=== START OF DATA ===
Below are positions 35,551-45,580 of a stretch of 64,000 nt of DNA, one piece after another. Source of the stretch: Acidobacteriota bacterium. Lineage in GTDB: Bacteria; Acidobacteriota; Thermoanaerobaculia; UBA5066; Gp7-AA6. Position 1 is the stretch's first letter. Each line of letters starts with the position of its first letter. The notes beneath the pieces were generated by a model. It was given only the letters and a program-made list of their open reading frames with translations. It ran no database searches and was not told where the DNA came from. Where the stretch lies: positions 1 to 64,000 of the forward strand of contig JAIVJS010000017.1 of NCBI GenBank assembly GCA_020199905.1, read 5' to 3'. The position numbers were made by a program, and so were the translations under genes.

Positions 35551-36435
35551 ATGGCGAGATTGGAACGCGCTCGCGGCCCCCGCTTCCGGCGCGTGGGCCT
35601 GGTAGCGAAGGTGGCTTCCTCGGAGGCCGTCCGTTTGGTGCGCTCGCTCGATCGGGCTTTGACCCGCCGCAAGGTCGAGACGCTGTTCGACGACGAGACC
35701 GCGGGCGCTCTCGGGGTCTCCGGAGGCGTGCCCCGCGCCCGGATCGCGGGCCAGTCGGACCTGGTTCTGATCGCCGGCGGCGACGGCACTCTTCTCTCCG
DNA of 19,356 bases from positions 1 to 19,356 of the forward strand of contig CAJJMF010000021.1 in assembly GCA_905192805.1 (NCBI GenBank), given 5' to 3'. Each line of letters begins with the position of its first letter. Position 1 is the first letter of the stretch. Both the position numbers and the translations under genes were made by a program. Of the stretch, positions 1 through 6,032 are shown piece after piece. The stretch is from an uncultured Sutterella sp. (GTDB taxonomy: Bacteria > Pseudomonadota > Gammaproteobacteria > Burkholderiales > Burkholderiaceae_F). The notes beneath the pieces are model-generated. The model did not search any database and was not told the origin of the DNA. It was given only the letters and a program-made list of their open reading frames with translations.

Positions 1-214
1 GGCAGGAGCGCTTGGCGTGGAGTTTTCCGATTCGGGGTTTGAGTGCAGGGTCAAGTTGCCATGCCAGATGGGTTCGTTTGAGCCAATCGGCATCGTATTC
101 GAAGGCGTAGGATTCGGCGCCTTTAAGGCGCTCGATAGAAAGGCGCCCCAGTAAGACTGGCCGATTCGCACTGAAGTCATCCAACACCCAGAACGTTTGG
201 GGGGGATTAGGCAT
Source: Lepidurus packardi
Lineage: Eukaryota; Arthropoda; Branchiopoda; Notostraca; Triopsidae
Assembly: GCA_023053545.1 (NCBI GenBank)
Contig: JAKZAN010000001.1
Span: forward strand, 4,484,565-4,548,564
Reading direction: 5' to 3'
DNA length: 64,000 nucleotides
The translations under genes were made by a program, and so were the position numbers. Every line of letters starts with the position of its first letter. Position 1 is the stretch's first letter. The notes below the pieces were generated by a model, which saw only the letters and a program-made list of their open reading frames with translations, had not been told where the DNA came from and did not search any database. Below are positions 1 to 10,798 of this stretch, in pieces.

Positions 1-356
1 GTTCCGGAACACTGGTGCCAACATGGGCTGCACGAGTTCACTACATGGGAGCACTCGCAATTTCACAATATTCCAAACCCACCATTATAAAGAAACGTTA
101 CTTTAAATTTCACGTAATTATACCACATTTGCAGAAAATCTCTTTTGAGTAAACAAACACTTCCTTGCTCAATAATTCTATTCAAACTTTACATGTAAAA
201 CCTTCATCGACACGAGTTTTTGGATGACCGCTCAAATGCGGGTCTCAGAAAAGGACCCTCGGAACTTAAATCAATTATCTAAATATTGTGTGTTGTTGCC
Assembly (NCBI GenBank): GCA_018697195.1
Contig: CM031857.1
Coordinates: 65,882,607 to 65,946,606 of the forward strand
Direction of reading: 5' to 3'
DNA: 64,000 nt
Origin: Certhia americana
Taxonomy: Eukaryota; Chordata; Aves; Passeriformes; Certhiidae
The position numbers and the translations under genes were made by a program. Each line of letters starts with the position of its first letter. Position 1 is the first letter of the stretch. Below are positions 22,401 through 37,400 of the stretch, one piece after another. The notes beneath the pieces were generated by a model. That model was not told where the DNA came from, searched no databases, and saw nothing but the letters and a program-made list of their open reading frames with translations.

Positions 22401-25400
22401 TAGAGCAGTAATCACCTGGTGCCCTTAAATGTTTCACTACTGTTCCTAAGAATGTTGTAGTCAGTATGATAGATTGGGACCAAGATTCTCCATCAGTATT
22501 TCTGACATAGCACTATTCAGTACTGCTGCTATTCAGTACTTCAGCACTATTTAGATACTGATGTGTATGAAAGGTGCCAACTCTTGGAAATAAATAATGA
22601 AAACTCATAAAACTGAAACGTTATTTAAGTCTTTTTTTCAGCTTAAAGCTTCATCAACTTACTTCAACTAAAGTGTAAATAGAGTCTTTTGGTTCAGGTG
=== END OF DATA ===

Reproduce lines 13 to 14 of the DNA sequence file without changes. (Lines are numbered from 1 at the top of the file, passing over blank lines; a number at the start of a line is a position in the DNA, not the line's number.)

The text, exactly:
Assembly: GCA_023053545.1 (NCBI GenBank)
Contig: JAKZAN010000001.1